Issuing visas and issues with visas
International travel is bread and butter to many artists, makers and creatives around the world. Packing their bags upon invitation of a wide variety of cultural institutions, they very often travel to countries in the Schengen zone such as the Netherlands. One of the many services provided by DutchCulture’s Mobility Infopoint is supporting individual artists and cultural institutions in the often complex procedures of obtaining a visa for this region.
Many foreign artists or ensembles and their Dutch peers seem to struggle in this process. Illustrative of the dire consequences that some may face is the story of three young Moroccan dancers who were invited by Parktheater Eindhoven to participate in a dance battle. Even though their visas and their travel documents were all arranged and accounted for, they were - among other things - not deemed to have sufficient financial means to stay in the Netherlands. As a result, they were arrested and held in a detention centre for several days before being sent back to Morocco. In the long run, the effects of a visa rejection can also be significant. Regardless of the grounds of rejection, a failed visa application in the past can impede the chances of a future application considerably, if not render it impossible.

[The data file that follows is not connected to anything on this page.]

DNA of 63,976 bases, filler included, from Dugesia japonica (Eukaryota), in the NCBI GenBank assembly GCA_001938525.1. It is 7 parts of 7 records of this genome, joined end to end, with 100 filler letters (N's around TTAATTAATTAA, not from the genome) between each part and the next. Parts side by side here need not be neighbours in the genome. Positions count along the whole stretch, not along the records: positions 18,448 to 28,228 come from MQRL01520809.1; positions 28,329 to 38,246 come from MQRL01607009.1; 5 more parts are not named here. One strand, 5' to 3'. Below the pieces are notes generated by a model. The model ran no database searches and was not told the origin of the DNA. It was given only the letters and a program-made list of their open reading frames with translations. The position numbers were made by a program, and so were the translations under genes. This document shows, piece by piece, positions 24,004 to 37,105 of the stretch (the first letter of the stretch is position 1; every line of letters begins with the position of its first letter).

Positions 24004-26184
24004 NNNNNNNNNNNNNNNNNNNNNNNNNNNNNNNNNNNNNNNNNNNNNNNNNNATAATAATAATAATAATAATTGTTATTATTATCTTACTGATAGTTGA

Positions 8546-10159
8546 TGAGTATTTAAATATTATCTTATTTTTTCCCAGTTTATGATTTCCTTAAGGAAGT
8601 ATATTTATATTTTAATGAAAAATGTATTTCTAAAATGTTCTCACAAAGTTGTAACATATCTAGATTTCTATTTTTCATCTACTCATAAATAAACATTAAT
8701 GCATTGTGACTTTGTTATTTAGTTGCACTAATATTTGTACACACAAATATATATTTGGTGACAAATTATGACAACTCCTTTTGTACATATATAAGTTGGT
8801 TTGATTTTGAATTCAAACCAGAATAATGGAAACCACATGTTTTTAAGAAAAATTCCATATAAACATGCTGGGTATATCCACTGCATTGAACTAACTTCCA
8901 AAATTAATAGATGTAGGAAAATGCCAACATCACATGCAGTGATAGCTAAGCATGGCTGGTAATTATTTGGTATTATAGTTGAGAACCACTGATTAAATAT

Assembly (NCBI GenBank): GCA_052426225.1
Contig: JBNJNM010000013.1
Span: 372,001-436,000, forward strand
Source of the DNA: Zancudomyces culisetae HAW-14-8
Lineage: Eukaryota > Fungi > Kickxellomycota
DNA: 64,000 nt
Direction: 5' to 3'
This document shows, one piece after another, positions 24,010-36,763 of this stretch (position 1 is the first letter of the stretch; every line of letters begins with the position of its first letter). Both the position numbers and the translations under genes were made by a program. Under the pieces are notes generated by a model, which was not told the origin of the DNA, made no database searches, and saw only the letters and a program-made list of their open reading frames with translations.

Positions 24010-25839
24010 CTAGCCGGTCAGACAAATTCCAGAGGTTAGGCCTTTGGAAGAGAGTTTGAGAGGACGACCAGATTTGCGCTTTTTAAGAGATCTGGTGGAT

Burdens of proof
The process may involve complex and irksome procedures in which artists have to prove their willingness to return to their home country after their visit. In many cases, a salary slip or an official statement issued by an employer is formally required. But evidently, most artists do not work for one employer and neither do they have a regular salary. In those cases, an official invitation sent by a hosting partner institution does not suffice. Even the most renowned international artists may get an unexpected refusal of their visa application, even if they have been granted a visa before or if they are visiting upon invitation. This calls for the need to fine-tune official procedures more closely to the case-specific circumstances of travelling cultural professionals.
If we are truly striving for more and better international cooperation at DutchCulture, this is an essential subject. How can we speak of international exchange when a significant portion of international artists globally can hardly travel across their own borders?